Nexight Group

Municipal Wastewater Reuse at Electric Utilities Successful Projects infographic

Over the past summer, the United States experienced its most extensive drought since 1956, with more than 50% of the country experiencing moderate or worse conditions. Repercussions have involved damaged crops, drinking water shortages, and fish kills, among others. The continued threat of droughts like this one has sounded the call for water conservation efforts across the country, especially from those who use it the most.

Electric utilities account for 49% of total water withdrawals in the United States—approximately 201 billion gallons per day, the highest of all U.S. water withdrawals. Power plants rely on water for essential functions, particularly cooling, and without a steady supply they will be unable to meet increasing demands for affordable, reliable electricity. As a result, experts have begun exploring the reuse of municipal wastewater, also known as reclaimed water, in electric utilities to safely meet the water needs of the power producing process while conserving freshwater for other uses.

Problem solved, right? Unfortunately, major technical, regulatory, communication, and public perception barriers make it difficult to launch new projects that incorporate reclaimed water into electric utilities. To make these projects work, municipal wastewater utilities and electric utilities must collaborate closely with one another and coordinate their efforts over long periods of time. That’s why the American Society of Mechanical Engineers (ASME) and the Water Environment Federation (WEF) engaged Nexight Group to bring together experts who could help identify best practices and future directions for wastewater reuse efforts at power plants.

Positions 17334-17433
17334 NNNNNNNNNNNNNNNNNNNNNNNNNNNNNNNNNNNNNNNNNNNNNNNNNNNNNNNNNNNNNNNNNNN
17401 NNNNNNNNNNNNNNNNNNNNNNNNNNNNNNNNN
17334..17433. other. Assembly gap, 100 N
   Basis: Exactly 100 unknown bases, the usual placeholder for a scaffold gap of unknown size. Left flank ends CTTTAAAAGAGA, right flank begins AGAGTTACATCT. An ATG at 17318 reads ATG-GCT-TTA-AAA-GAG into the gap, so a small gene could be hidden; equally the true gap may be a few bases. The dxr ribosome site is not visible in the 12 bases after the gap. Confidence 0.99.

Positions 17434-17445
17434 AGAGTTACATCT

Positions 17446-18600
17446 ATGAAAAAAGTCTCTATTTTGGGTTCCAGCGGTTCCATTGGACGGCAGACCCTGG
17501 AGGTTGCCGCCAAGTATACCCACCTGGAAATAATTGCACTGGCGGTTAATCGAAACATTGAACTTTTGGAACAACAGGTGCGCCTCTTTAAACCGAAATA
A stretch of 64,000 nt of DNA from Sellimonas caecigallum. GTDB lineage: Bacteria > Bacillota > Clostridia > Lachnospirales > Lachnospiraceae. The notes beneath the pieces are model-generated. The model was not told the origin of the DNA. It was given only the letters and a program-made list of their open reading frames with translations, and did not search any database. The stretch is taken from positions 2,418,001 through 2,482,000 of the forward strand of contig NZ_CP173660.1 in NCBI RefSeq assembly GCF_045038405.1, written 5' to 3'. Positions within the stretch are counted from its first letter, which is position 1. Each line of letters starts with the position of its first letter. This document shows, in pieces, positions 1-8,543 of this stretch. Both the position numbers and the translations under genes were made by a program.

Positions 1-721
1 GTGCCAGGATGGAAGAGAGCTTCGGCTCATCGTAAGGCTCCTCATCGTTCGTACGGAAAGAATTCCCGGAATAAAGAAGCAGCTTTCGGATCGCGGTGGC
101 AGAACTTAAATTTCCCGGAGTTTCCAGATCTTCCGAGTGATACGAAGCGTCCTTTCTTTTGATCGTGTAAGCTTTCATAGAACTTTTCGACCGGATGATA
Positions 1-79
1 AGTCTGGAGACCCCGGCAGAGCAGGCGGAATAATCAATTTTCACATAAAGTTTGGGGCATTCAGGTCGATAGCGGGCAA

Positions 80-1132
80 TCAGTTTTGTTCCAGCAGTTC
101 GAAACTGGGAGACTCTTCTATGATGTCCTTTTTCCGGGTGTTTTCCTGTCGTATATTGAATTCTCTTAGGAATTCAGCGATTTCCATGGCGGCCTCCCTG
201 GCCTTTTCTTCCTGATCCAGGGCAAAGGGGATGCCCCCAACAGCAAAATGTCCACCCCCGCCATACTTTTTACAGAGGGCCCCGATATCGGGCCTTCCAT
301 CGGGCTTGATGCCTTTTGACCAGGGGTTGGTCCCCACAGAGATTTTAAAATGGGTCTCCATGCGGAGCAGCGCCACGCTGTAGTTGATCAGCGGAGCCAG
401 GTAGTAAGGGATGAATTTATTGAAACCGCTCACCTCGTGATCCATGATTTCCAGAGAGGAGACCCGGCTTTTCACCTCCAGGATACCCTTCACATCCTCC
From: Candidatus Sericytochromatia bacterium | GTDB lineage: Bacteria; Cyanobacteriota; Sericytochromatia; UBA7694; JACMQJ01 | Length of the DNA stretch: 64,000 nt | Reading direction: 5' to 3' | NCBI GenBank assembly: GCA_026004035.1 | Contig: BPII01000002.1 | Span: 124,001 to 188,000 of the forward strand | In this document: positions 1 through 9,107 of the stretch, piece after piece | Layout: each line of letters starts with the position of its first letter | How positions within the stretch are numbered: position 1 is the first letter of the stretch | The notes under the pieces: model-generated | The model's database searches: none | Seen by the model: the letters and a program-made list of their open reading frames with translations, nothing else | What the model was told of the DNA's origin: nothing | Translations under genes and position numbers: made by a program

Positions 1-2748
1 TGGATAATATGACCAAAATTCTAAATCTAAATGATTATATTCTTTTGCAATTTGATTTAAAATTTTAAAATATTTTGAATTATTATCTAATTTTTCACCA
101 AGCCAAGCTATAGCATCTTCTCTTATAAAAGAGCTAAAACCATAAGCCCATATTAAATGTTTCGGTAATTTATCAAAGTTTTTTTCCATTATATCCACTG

More than 20 experts from electric utilities, municipal wastewater treatment facilities, and research organizations participated in the Best Practices and Future Directions Workshop. Nexight’s Ross Brindle and Lindsay Pack facilitated a series of highly interactive discussions to identify the following:

  • Key characteristics of successful municipal wastewater projects
  • Barriers to successful municipal wastewater projects
  • Next steps to overcome the barriers to success

Nexight also developed the Best Practices and Future Directions report, which outlines priority best practices and potential action plans for helping new projects launch. Recently published on and distributed at WEFTEC, the report aims to help municipal wastewater plants and electric utilities initiate new reclaimed water utilization projects and to guide the efforts of ASME and WEF as they strive to support such projects.

“The Best Practices and Future Directions Workshop was extremely successful in getting the key players of potential municipal wastewater reuse projects— the electric utilities and wastewater utilities—talking to one another,” said Dr. Michael Tinkleman, Director of the ASME Center for Research and Technology Development. “This effort was a critical first step in increasing the implementation of municipal wastewater reuse projects throughout the power sector, which will reduce the power sector’s freshwater usage.”

Read more about Nexight Group’s meeting facilitation and communications services and our energy and climate change technical expertise. Contact Ross Brindle at 240.667.7636 for more information.